Designed in Cambridge, the Majority Snowdon II Soundbar is an ideal marriage between British design and far east manufacturing.
Featuring a unique sloping design, multiple inputs and 120 watts of power, the Snowdon II Soundbar is fantastic value at £34.95 (buy at Amazon).
With 4 input options, you can connect a range of devices. Enhance your TV watching by using the optical input. Listen to your favourite music either using built-in Bluetooth or the AUX mini-jack.
Regardless of the input, the Snowdon II has an output of 120 watts as well as an inbuilt sub-woofer. It’s designed to faithfully reproduce a 2.1 surround sound experience, albeit virtually.
Controlling the soundbar is simple and there are two methods. Firstly the unit features the essential controls at one end. A remote provides even more options yet is still user-friendly.
While you can lay the unit under a TV, wall mounting is easy and only requires 2 screws.
Taking the price, features and sound quality into considerating, and benchmarking against other soundbars under £100, our rating for the Majority Snowdon II Soundbar is 7/10.
- 120 watt output
- Built-in sub-woofer
- Multiple inputs (RCA phonos, Optical, mini-jack)
- Optical cables not included
- Turns on at nearly full volume
- no HDMI input
Featuring a unique sloping design, the Snowdon II is stylish and practical. Its speakers have more room than the traditional TV speakers to move, and so it produces a better quality of sound.
At 81 cm long, it’s ideal for TV of 42 inches and up. The sleek front grille effortlessly blends with most televisions, whether positioned underneath on a media unit or mounted on the wall below. Hidden behind the grille, at the top right is several LEDs, which change colour based on the input source.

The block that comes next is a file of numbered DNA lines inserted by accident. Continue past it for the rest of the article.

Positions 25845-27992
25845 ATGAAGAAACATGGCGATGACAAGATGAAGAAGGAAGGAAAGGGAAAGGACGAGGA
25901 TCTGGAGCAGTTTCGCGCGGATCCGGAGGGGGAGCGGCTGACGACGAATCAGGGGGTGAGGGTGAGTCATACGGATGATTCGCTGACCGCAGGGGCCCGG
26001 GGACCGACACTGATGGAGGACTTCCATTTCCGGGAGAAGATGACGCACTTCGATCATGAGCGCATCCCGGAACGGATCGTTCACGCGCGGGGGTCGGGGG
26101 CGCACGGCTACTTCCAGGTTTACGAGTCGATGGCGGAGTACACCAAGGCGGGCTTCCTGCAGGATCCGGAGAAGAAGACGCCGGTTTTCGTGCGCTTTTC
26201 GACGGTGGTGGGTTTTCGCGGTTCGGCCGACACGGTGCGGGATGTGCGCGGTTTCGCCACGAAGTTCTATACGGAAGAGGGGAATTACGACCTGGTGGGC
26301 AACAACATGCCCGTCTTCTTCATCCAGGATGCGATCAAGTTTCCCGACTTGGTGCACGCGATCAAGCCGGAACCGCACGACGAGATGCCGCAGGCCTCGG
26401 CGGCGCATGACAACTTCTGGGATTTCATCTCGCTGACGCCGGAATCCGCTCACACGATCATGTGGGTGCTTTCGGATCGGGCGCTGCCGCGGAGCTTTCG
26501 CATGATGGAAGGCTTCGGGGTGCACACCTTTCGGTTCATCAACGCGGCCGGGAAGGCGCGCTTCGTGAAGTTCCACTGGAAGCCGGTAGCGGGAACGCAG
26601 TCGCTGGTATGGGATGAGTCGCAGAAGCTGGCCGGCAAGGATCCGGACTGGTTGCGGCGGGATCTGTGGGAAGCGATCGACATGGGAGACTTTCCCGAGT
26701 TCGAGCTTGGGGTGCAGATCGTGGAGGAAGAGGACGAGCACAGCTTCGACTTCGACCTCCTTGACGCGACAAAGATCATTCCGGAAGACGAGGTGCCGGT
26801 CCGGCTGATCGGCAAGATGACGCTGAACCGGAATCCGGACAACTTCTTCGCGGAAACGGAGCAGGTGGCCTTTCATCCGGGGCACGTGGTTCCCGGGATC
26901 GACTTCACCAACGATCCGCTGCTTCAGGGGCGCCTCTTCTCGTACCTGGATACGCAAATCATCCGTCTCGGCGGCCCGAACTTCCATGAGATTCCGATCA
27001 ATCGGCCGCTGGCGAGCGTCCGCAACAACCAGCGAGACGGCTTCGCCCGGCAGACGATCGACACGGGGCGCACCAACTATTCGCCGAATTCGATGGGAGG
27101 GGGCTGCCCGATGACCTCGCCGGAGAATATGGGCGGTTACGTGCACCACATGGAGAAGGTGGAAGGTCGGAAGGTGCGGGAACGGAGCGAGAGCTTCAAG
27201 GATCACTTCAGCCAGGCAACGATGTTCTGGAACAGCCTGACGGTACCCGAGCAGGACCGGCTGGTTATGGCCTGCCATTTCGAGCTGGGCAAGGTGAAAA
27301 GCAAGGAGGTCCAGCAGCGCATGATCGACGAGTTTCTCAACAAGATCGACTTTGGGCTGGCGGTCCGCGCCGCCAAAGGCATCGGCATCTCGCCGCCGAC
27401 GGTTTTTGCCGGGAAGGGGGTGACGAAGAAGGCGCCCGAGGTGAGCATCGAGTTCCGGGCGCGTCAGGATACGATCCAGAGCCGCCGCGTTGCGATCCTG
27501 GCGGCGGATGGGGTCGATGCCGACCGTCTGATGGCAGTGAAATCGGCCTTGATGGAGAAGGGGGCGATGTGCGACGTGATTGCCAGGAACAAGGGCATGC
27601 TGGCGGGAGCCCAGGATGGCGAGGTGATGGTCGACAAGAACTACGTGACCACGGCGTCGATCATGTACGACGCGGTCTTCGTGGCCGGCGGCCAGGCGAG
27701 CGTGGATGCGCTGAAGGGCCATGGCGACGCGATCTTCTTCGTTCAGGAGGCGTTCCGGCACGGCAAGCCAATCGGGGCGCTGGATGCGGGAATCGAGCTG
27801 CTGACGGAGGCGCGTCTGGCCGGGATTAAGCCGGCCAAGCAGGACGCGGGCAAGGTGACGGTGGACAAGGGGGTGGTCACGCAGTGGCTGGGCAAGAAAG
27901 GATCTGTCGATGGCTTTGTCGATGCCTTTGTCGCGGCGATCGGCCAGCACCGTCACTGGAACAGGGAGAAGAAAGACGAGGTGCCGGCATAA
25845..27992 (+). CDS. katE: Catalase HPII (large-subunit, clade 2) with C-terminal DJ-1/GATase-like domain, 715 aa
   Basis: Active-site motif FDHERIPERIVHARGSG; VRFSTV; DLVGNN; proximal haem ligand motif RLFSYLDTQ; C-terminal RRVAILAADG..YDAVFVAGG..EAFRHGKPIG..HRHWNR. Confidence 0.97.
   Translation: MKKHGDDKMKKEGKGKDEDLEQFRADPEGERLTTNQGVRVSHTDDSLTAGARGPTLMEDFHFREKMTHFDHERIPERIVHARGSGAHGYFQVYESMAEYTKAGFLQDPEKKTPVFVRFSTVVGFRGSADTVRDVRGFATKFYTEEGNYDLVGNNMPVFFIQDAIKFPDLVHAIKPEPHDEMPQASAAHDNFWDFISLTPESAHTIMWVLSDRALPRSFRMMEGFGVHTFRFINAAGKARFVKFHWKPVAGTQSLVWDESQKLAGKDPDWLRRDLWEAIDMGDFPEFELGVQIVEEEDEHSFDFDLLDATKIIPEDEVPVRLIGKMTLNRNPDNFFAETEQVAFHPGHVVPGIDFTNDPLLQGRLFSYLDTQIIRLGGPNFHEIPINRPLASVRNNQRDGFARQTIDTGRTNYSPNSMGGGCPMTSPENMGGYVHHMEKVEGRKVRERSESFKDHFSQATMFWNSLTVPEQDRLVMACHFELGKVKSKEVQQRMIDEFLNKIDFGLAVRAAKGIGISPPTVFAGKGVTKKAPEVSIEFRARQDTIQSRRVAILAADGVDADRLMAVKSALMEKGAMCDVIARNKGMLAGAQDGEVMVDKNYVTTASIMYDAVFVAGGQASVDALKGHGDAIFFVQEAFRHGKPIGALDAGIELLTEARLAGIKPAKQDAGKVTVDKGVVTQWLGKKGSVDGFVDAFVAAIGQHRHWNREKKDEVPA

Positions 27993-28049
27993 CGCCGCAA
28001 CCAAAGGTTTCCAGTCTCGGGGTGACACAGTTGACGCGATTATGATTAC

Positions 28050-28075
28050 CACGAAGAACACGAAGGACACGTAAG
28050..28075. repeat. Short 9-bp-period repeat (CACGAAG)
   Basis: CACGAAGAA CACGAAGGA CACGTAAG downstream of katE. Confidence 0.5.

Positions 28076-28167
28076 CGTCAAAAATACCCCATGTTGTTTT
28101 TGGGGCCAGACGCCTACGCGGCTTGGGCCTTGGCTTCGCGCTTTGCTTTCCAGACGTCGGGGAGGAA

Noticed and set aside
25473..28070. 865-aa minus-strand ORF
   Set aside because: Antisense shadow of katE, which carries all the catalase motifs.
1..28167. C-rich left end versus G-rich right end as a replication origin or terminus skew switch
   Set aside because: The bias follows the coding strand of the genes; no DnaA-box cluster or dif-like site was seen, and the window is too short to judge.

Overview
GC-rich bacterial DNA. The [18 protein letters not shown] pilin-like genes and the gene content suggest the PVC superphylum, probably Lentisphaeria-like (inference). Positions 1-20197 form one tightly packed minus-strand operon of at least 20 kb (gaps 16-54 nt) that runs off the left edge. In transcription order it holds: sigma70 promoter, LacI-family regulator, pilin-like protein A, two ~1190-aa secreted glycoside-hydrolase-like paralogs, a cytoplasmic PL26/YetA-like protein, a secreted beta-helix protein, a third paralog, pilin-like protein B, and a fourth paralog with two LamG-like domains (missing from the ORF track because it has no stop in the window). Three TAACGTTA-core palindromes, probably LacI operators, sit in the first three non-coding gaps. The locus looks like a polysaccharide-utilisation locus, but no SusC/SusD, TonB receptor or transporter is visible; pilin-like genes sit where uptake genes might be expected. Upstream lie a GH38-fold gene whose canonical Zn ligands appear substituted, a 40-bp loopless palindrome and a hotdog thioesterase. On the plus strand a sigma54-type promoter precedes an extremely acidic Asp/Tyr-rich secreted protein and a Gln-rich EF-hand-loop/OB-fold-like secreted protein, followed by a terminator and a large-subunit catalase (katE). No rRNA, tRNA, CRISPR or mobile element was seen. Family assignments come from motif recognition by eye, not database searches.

The rear contains a power socket as well as an optical input and dual RCA phono input. This panel is on the far right and so allows for a tidy cable run. 2 mounting screw holes complete the rear panel and make attaching it to a wall, very simple.
On the right side, there is a control panel which includes basic control buttons as well as an AUX mini-jack input. This panel enables control over the volume, input source, and power on/standby.
That pretty much sums up the unit and leaves only the remote to cover. Previous versions came with a smaller remote with fewer options. The new remote contains much of the same controls as the unit’s right-hand panel as well as many useful options.
The remote has a power button, volume up/down and mute. Like the unit, there is an input selector and a Bluetooth pair button. There are also track controls (play/pause, next, and previous) for Bluetooth devices.
Several EQ controls are available on the remote and enable you to fine-tune the sound. There are 4 EQ modes buttons as well as buttons to increase/decrease bass frequencies and increase/decrease treble frequencies.
One of the most important features is the soundbar’s output. Capable of producing 120 watts of volume, you have more volume than you’ll ever need. However, this isn’t it’s most impressive feature.
The Snowdon II inbuilt sub-woofer makes it unique. This feature aims to faithfully reproduce a 2.1 surround sound experience. While it would be naive to suggest that it own can replace a real sub-woofer, it does produce a nice flat sound with a punchy low-end.
With 4 EQ modes and separate bass and treble controls, it’s easy to tailor the sound to whatever you’re watching. And as you can select different modes from the remote, it’s easy to adjust on the fly.
In addition to several inputs, the Bluetooth functionality is a nice feature and enables you to play music in seconds from your smartphone or tablet without the need for cables. If you don’t have Bluetooth, then you can easily play audio using the mini-jack input.